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Hitchhikers Guide to the Future


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Net-casting - broadcasting on the net - has been hailed as a potential revolution in how we watch, but how much will it change our traditional viewing habits?

The experience of many net browsers is that, unless you are equipped with the most sophisticated downloading software, watching movie clips on the net can be a frustrating experience, rarely delivering images quickly enough. Web-cams offer a different and altogether more prurient experience. It's interesting that only when associated with another medium - such as TV - do they go some way to proving their addictive power.

Big Brother was a British TV phenomenon in 2000, but anyone wanting to follow the 'action' online will know that the site was subject to multiple meltdowns between long stretches of inertia. This is one problem that webcasters have quickly discovered: it's hard to concoct drama out of reality when so much of reality is, well, boring. Do you really want to stay up all night watching someone else sleep?

But, given the inevitable advances in technology, will web-watching in offices and homes across the land become the norm? Computers are not crafted physically to give the same viewing experience allowed by the TV or cinema, and the nature of the web means that it is both a more condensed and a more casual viewing process.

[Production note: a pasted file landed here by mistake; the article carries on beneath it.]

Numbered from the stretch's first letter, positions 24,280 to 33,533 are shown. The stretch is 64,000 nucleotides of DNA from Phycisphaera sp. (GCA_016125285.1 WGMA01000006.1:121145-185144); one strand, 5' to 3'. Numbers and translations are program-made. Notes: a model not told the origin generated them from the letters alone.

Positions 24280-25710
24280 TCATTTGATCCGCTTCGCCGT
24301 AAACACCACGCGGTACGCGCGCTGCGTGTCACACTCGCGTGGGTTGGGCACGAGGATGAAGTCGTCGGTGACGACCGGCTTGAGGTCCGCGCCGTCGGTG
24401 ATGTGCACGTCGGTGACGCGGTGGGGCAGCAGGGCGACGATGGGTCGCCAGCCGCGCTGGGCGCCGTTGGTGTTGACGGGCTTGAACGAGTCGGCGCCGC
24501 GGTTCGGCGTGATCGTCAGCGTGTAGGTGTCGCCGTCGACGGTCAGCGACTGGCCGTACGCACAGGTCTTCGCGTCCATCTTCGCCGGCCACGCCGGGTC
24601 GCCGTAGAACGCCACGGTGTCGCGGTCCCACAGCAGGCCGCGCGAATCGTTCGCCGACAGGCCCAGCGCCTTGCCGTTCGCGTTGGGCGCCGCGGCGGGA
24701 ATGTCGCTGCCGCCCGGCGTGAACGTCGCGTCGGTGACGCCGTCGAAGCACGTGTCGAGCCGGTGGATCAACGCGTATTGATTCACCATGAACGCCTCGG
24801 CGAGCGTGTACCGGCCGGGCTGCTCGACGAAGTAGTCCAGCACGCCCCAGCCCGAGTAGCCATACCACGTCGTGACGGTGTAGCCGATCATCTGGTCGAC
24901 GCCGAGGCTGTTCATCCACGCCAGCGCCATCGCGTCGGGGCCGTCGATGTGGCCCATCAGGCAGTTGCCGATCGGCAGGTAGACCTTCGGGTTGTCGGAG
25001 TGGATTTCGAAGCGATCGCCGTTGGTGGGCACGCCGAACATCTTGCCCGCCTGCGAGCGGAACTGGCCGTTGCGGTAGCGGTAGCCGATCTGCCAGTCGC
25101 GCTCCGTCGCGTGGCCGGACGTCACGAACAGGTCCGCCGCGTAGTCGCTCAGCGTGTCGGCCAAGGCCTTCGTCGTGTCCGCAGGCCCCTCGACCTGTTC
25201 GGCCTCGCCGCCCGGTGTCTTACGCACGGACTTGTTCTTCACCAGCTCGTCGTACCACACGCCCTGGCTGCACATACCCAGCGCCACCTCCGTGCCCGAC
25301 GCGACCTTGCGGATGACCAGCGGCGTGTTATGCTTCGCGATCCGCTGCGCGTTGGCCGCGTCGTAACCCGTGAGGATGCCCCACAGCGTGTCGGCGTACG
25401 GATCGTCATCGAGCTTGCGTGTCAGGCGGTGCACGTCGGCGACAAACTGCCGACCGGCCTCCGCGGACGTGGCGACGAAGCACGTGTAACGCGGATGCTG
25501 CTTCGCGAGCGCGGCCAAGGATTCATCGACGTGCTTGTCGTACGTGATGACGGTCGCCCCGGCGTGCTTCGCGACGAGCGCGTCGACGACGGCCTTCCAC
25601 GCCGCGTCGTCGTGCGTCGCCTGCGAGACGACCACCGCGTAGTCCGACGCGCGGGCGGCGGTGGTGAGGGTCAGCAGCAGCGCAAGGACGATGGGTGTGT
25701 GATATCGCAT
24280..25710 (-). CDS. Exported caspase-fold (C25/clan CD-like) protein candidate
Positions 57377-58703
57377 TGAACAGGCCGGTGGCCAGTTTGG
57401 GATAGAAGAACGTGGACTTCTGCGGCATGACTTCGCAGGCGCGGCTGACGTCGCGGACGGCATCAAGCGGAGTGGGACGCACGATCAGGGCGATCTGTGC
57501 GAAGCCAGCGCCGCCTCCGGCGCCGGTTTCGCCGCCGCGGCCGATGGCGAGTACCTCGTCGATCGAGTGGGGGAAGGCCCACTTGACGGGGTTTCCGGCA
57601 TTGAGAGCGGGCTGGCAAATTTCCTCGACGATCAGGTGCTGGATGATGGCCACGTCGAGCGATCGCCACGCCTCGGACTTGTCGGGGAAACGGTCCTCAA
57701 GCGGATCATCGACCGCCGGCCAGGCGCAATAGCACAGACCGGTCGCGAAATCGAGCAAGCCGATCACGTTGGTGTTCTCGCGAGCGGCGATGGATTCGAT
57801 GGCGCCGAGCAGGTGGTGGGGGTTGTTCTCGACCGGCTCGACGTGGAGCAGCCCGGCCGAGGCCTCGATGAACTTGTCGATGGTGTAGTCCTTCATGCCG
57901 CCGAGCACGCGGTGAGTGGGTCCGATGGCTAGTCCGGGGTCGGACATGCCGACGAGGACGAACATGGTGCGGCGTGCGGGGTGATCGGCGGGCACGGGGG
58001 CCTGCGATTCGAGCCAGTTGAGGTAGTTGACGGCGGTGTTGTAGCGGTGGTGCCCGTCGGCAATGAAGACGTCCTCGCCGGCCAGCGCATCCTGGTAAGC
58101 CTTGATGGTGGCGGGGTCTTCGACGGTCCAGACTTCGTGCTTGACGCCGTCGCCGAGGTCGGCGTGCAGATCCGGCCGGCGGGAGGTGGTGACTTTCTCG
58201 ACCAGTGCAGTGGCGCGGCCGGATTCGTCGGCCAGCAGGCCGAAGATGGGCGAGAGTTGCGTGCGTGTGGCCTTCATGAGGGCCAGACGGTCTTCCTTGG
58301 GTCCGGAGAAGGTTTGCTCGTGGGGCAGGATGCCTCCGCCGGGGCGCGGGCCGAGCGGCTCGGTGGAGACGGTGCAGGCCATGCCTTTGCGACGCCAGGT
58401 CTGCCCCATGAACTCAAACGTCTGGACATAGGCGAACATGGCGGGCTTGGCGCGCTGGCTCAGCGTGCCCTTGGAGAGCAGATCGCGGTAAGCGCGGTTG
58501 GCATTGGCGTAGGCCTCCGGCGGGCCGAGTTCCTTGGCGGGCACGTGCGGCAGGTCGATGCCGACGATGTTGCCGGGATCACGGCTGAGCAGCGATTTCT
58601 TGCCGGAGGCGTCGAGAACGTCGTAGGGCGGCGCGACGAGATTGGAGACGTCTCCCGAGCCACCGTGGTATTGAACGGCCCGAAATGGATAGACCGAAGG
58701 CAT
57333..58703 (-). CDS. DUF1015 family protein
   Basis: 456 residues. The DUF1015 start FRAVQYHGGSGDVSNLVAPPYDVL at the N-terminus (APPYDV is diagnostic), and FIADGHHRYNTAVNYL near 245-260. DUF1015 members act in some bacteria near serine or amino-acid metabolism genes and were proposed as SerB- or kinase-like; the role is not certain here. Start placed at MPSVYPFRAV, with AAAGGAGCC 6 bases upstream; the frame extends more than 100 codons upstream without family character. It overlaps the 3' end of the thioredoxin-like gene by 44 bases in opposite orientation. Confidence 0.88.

My guess is that, while internet technologies continue to converge, the old mediums of TV and film will not lose their distinctive appeal; if anything the internet will help redefine and enhance them. The simple pleasure of sitting in a cinema and watching the screen has arguably retained its power because it is a collective experience.

The alternatives - sitting alone at home watching movie shorts on the PC or spying on people through web-cams throws up vital questions about the power voyeurism and the dangers of alienation. Do you really want to be alone?

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